Adult Timber Rattlesnakes are among the most distinctive snakes in Indiana as they are incredibly large and heavy-bodied with strongly keeled scales and a segmented keratinous rattle at the tip of the tail. Contrary to popular belief, the snakes are hesitant to use this rattle and prefer to remain hidden, when possible. In fact, snakes typically only rattle at people if they are moving over open ground when approached or are physically touched. Importantly, many other snakes will vibrate their tails when threatened, thus making an audible rattle sound. Hearing a snake rattle its tail is not sufficient to identify it as a rattlesnake, though seeing the physical rattle is. Juvenile Timber Rattlesnakes may have only a single "button" on their tail tip and are incapable of making a sound, but adults may have long, tapered rattles of 15 segments or more. Though a rattlesnake's rattle length is indicative of age, most older snakes have broken rattles. Timber Rattlesnakes are otherwise unique in that their coloration transitions from very light near the head and neck, and darkens posteriorly, ending in a velvety black tail. Though many snakes are brown or gray in color, bright yellow-gold rattlesnakes are common in Indiana. Black chevrons run from the neck down the back with a light orange-brown vertebral stripe down the middle. Timber Rattlesnakes are not the longest snake in the state, but they are, undoubtedly, the heaviest as large males are often more robust than a man's forearm. Adult females are typically two to three feet (60 - 90 cm) in length, but adult males commonly exceed four feet (1,2 m) with some individuals growing to nearly five feet (1.5 m) in length.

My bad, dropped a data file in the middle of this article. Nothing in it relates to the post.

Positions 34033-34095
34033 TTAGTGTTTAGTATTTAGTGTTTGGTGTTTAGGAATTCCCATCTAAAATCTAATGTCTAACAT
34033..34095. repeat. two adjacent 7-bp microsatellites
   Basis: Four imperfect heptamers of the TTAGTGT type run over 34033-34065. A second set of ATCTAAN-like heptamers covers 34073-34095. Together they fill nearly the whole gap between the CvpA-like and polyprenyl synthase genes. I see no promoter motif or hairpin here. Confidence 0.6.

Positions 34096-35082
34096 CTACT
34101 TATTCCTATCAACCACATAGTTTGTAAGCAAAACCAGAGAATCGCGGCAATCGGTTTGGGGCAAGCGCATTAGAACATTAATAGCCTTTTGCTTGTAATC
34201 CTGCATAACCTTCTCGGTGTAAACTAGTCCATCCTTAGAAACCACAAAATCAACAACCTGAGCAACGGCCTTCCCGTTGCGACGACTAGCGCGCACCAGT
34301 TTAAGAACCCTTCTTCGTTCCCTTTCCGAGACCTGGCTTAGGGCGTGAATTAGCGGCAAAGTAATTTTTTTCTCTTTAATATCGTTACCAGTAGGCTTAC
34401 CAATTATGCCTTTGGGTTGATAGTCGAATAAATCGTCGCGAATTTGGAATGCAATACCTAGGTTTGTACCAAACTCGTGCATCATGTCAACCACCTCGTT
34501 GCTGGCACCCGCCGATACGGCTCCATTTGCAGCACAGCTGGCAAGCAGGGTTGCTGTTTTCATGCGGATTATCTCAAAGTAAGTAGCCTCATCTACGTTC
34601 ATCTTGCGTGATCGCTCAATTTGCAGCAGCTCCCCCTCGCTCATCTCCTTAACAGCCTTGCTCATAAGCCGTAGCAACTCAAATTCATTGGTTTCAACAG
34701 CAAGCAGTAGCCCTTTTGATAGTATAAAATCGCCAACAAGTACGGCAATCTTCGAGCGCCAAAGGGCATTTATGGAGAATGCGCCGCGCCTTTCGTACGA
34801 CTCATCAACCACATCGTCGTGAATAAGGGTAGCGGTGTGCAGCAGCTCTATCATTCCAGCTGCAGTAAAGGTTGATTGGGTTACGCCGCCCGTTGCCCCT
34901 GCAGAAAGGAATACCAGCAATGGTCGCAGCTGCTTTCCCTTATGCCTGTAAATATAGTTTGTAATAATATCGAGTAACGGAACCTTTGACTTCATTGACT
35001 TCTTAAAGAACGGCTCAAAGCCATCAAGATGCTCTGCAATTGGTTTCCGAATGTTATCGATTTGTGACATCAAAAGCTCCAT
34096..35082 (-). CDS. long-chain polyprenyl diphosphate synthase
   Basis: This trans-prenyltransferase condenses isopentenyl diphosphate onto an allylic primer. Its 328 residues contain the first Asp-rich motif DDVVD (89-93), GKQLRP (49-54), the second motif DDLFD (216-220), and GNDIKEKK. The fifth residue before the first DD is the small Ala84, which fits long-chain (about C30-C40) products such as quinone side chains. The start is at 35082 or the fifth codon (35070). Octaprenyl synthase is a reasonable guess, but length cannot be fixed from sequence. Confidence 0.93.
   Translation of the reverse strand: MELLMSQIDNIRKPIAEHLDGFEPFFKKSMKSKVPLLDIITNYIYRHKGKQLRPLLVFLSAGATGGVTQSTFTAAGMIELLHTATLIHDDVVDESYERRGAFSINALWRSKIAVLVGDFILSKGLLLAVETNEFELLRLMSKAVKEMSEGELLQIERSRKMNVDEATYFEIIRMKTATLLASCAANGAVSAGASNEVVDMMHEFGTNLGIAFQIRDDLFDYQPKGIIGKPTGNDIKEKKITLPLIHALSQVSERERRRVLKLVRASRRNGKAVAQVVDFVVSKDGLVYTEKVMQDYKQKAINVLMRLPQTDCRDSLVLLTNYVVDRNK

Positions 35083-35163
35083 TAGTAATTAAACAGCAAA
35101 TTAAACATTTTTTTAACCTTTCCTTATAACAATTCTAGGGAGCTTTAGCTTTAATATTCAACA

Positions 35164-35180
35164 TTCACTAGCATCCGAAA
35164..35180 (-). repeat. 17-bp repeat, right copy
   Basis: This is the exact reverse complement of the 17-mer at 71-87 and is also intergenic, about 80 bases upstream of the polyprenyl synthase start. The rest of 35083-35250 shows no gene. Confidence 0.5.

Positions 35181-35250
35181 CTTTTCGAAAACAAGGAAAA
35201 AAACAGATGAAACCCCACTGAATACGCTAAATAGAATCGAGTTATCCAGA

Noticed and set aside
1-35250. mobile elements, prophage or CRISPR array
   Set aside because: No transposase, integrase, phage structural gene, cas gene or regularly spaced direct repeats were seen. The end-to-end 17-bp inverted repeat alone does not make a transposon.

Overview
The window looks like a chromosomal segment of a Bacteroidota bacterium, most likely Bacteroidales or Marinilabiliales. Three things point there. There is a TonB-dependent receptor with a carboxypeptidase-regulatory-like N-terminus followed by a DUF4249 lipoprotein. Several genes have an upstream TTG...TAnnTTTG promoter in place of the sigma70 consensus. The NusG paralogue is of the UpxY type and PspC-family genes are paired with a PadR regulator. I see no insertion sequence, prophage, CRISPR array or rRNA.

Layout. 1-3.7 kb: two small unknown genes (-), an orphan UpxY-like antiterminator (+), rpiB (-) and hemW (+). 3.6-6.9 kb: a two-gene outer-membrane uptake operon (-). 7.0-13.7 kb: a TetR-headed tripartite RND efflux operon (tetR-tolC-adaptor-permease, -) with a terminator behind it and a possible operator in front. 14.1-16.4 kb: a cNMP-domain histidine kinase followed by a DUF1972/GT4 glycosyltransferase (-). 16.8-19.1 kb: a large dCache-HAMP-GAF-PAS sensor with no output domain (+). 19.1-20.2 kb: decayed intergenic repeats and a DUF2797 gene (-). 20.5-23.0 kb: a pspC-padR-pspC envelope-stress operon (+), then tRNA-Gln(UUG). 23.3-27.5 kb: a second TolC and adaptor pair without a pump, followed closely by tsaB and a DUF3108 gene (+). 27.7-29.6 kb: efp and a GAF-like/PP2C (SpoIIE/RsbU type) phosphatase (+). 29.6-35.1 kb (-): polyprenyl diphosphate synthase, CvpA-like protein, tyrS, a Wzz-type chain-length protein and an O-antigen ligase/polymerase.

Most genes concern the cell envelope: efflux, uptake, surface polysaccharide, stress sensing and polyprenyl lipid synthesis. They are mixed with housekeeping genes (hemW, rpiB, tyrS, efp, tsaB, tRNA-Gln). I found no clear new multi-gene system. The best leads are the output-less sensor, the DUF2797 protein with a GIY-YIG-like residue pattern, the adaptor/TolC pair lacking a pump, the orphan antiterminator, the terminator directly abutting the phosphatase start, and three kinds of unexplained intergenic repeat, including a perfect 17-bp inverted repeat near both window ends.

Adult Timber Rattlesnakes are so heavy bodied and distinctive, that they are difficult to mistake for any other native species. Eastern Hog-Nosed Snakes are perhaps the most similar species in Indiana as they are also robust for their size and exhibit a similar range of color variants (dark gray-brown to yellow-orange). However, Eastern Hog-Nosed Snakes have a blotched dorsal pattern, instead of a chevron pattern, have a distinctly upturned snout, and lack a rattle. Juvenile Timber Rattlesnakes are light gray in color and are similar to juvenile Eastern Copperheads, but have chevrons instead of hour-glass bands and have a small button at the tip of the tail, where copperheads have a light yellow-green tail tip.